Adapted with permission from Jay P. Greene, “Navigating the Financial, Political, and Information Constraint on Large-Scale Philanthropy,” American Enterprise Institute, March 2021.
The most difficult lesson for large-scale philanthropy is how to recognize its constraints. Even foundations with billions of dollars, numerous political connections, and a staff brimming with well-educated people lack the money, political influence, and information to achieve substantial change on their own. On some level, philanthropic leaders have always known this, but it is all too easy to forget these constraints and, like Icarus, attempt to fly too close to the sun.
The hubris of philanthropies often leads to failure in cases of ambitious, large-scale reform campaigns. While difficult, this disappointing experience should motivate philanthropic organizations to take the notion of constraints to heart and search for strategies less subject to their monetary, political, and information limitations.
One such strategy is place-based philanthropy. Foundations hope that by narrowing their focus to a particular geographic area or set of locations, their limited money, political influence, and knowledge may have a relatively larger impact. This strategy may help address financial and political constraints, but may unfortunately exacerbate the difficulty foundations have with getting accurate information about their efforts.
Advocates of place-based philanthropy sometimes claim that focusing on particular locations actually improves the quality of information available to foundations because they can familiarize themselves more with local circumstances. While focusing on an area does improve awareness of local issues, the main information problem is not lack of familiarity, but lack of accurate feedback about matters with which the foundations may be overly familiar. Constraints can provide foundations with the feedback they need, while the absence of constraints may enable foundations to misinterpret information and advance their initiatives uncritically.
For example, organized opposition to Common Core was a big hint that those standards were not well formulated, did not capture legitimate diversity of preferences, and therefore might not have been such a desirable reform proposal.
When political and financial resistance are largely eliminated by concentrating on a particular place, it is difficult for foundations to receive the reliable feedback they need to make good decisions.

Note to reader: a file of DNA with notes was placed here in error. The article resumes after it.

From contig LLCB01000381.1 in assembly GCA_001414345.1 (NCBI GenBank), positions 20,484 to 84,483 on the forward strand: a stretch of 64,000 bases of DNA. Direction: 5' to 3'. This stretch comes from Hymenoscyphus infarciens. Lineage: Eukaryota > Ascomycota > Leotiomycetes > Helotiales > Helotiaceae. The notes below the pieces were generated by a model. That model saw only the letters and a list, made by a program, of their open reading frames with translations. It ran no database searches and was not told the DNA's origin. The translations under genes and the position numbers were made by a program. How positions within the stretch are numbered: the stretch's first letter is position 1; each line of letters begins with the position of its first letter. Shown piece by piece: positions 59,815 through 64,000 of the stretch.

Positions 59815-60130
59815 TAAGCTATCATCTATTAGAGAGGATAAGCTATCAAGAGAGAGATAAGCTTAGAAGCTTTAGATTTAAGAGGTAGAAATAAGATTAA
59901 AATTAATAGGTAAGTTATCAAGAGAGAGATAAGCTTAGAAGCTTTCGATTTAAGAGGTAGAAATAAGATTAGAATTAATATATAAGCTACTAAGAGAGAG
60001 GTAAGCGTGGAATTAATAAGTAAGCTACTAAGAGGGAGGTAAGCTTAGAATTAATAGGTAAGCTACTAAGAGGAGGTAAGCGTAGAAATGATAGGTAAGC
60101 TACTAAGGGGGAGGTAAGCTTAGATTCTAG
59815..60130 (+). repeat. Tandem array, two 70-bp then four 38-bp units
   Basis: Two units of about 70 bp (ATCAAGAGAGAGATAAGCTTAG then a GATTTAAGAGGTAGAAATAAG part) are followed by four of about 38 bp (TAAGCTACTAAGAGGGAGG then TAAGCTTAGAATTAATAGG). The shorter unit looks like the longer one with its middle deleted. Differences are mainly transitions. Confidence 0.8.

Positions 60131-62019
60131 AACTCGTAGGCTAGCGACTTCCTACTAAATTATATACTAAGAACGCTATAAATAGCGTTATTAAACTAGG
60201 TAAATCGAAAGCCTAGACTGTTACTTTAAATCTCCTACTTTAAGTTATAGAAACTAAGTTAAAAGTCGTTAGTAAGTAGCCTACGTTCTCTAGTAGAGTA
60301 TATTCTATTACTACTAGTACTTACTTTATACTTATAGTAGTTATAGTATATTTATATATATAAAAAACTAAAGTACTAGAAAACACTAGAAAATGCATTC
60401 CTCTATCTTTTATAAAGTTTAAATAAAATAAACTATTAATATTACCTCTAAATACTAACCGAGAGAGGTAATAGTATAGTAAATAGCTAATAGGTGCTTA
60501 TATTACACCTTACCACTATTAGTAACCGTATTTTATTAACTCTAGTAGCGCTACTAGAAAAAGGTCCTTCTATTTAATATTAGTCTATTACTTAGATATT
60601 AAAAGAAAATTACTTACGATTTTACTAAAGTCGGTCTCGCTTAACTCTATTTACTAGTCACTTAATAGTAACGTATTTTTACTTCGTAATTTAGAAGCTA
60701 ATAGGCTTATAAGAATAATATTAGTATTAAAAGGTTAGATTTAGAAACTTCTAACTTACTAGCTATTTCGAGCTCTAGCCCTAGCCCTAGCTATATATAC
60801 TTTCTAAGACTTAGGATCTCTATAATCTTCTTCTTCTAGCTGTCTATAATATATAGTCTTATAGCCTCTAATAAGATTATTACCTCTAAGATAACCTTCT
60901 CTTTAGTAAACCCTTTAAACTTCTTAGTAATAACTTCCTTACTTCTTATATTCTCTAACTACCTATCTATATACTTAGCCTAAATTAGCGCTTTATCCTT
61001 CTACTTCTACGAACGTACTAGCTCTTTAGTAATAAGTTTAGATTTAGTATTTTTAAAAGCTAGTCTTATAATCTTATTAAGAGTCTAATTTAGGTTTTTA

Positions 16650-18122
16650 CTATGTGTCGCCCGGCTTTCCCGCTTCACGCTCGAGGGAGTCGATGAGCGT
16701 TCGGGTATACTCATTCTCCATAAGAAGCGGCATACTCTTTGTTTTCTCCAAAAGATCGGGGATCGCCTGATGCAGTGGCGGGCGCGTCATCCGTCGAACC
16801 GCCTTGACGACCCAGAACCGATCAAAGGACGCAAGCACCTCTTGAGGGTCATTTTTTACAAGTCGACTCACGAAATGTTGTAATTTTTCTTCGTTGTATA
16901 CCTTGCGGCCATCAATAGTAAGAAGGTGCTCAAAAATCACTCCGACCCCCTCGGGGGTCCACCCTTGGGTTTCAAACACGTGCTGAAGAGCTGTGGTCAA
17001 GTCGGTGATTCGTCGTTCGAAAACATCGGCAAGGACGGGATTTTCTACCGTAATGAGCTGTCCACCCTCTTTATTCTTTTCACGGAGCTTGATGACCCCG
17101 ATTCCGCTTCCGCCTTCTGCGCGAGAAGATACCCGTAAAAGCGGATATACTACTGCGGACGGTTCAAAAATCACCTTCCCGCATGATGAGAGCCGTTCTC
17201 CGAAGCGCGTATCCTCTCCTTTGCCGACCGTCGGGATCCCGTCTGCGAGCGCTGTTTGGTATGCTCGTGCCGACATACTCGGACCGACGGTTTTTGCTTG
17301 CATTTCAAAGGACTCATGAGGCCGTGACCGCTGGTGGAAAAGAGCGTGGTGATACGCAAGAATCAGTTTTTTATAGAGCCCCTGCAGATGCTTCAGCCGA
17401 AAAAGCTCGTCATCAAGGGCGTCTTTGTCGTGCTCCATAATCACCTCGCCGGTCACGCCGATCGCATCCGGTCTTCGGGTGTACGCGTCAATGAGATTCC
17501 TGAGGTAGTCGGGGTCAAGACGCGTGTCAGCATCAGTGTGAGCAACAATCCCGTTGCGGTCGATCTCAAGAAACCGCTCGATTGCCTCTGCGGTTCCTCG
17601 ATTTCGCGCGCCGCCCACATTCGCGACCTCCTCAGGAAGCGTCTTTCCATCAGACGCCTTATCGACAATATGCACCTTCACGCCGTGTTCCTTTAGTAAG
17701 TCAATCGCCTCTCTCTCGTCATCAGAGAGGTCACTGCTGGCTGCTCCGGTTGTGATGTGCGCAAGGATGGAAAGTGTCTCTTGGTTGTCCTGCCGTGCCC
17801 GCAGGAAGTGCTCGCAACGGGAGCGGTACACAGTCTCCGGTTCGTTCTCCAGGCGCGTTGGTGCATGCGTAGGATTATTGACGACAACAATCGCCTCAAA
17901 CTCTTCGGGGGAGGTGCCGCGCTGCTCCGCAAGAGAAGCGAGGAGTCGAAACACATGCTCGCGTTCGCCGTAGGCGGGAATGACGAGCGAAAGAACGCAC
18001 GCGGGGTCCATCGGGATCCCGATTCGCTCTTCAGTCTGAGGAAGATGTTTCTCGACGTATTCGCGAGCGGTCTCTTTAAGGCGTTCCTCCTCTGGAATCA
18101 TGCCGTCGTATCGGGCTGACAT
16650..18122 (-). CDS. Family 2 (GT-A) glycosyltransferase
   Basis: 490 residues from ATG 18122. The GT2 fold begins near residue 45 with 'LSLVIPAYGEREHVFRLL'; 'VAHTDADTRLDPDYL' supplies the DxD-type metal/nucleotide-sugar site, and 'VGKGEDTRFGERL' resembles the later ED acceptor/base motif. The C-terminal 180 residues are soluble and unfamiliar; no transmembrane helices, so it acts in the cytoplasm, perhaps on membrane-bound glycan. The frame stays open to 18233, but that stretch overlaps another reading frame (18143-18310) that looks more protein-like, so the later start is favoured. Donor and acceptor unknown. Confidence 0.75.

The solution to this “knowledge problem” for foundations is to subject their efforts to market or reality tests; that is, foundations wishing to reduce the knowledge problem should pursue reforms that are designed to generate financial and political support from the beneficiaries of those reforms. If the reforms can garner enough financial and political backing to survive independently of foundation support, it is a much safter bet that they are serving people’s needs cost-effectively.
Rather than eliminate constraints, foundations should actually embrace those constraints as ways of learning whether their efforts are faring well and producing success. Foundations that choose to focus their efforts in particular locations must be careful to avoid dominating the political and financial context in a way that hinders feedback on their progress.
Foundations seeking broad change should see themselves as providers of the startup support for efforts that then have to generate sufficient financial and political support to survive on their own. Explicitly thinking through how philanthropic initiatives become independently sustainable requires more careful and skeptical thinking than is common in foundations. It requires constructing a realistic theory about why the reform does not already exist, determining whether beneficiaries are likely to be well-positioned to organize and effectively advocate for the survival and expansion of that reform, and identifying what organized interests might oppose this reform and how they can be managed.
In the end, foundations cannot fully avoid constraints—whether financial, political, or informational. Instead, philanthropists should embrace the existence of those constraints and devise strategies that cannot only withstand, but also use those inherent limitations.